"To love what you do and feel that it matters-how could anything else be more" — Katharine Graham
I found myself chatting with my niece about why she decided to resign from a nicely paying position with a well known firm. The short story was that she had been placed in a position that did not utilize her skill sets and experience in a job that did not seem to matter. She could not see how what she was doing was adding any value whatsoever. And, it was draining all of her energy and huge stash of positive attitude just trying to make it work.
It became harder and harder each day to motivate herself, and she didn't want to risk being the kind of employee who didn't care. In spite of several actions on her part to improve the situation, she felt boxed in. And, so she chose to resign and invest 100 percent of her attention in pursuit of an opportunity where she could add value and be valued.
This conversation led me to reflect on a couple of things. I realized that when asked by clients and family members for a piece of advice that will help them successfully navigate their entire career, my response is simply to "always bring more value to your employer than you cost. Be an asset, and seek ways to increase the value you bring to your employer, no matter what position you are in." And, the ways to make that happen are as endless as one's creativity.
When asked by employers and business owners for a single piece of advice to assure employee engagement and satisfaction, which leads to customer loyalty and retention, our answer is to continuously and consistently communicate how much you value your employees. Again, the ways that can be accomplished are as endless as one's creativity, and go well beyond words, money and t-shirts.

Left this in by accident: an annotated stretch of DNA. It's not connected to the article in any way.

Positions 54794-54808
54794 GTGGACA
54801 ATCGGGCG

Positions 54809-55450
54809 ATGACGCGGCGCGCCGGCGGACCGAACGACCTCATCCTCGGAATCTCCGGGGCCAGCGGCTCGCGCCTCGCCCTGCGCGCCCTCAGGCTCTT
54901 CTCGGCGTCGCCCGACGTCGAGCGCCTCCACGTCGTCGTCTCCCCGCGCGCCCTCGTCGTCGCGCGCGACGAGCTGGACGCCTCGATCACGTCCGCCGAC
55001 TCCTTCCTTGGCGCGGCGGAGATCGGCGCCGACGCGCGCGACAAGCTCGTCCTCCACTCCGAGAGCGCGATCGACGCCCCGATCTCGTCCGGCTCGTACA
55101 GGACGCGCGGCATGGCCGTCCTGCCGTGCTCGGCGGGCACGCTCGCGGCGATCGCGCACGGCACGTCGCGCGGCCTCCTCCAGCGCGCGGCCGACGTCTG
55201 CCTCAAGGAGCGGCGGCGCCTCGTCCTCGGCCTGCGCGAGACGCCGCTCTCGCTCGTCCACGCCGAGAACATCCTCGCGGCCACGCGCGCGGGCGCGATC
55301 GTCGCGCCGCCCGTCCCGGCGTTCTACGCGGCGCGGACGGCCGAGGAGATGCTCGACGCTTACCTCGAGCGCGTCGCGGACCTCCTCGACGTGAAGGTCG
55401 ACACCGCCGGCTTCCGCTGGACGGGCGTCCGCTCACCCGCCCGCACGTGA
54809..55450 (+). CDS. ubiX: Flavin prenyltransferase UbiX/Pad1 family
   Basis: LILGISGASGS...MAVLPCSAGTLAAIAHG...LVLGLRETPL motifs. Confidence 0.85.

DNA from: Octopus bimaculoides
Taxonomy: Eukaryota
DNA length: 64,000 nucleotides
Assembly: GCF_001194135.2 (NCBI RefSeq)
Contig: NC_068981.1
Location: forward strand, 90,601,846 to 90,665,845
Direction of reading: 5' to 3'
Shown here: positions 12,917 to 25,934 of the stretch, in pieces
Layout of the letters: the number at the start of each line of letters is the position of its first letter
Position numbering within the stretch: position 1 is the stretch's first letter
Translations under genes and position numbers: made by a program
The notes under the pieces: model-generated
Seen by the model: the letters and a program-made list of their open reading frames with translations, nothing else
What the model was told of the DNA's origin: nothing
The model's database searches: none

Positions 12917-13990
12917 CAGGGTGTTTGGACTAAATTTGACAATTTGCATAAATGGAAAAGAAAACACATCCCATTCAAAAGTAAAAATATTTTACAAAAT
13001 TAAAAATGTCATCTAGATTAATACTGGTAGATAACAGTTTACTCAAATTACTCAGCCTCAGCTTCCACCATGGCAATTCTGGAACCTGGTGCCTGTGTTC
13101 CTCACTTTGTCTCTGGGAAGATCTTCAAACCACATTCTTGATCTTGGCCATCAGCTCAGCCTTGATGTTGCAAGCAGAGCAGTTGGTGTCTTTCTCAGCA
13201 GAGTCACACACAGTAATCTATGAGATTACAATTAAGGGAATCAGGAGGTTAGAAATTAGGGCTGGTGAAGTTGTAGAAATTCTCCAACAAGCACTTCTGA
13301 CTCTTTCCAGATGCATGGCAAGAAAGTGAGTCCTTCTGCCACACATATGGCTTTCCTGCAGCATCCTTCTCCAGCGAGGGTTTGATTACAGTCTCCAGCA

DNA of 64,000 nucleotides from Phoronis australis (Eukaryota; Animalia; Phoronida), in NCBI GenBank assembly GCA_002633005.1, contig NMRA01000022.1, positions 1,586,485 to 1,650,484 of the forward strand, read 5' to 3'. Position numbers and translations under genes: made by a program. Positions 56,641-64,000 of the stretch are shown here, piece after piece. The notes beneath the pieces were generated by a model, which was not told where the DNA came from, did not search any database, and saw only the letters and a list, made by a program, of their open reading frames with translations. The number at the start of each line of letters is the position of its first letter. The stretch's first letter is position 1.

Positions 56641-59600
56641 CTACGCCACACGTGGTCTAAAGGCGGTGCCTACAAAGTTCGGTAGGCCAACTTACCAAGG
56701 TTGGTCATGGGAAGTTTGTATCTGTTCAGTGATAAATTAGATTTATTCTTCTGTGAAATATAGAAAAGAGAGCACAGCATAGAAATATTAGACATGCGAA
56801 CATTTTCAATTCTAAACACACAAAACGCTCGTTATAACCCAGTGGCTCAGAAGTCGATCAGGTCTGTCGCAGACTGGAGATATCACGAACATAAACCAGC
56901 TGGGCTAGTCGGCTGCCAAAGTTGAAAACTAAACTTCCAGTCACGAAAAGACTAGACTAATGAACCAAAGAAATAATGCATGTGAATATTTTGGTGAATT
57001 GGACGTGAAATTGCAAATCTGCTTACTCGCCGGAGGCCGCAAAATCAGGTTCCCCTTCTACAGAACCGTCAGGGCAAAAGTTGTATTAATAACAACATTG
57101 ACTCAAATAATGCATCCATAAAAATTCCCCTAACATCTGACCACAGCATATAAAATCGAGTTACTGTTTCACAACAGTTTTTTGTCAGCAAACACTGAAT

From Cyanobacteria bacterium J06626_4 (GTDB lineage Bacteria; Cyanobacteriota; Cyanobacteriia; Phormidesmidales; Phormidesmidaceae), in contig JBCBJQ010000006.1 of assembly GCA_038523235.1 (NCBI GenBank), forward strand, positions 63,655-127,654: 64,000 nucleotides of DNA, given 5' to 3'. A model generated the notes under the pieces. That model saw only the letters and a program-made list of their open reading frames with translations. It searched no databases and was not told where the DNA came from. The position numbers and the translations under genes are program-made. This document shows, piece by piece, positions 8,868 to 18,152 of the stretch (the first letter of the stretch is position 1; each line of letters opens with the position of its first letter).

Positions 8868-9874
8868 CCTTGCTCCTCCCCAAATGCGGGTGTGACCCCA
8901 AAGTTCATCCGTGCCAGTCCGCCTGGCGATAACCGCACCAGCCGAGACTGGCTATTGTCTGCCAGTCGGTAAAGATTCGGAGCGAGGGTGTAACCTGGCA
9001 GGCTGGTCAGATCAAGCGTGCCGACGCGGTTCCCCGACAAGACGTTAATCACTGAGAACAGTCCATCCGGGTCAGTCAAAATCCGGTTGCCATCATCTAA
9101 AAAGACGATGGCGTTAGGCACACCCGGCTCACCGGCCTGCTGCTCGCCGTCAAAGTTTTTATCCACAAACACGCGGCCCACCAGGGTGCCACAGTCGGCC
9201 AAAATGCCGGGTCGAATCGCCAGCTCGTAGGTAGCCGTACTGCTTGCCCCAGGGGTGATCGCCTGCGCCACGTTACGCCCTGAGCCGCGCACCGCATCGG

We have observed that when employees have clear ways to add value, and it is clear to them that they are adding value, they typically become high performing, low maintenance employees. They understand how important their job is, and things like absenteeism, tardiness, and quality or service errors are non-issues. They are better able to self-manage and show initiative on behalf of customers, well beyond what is expected.
In today's lean workplaces, we can be pretty darned sure that every position is essential, and therefore, of great value to the organization. The trick is to make sure that each employee is able to connect with the importance of his or her role. Once that happens, employees are likely to perform their job very well, and then some.
"There are no menial jobs, only menial attitudes." William J. Bennett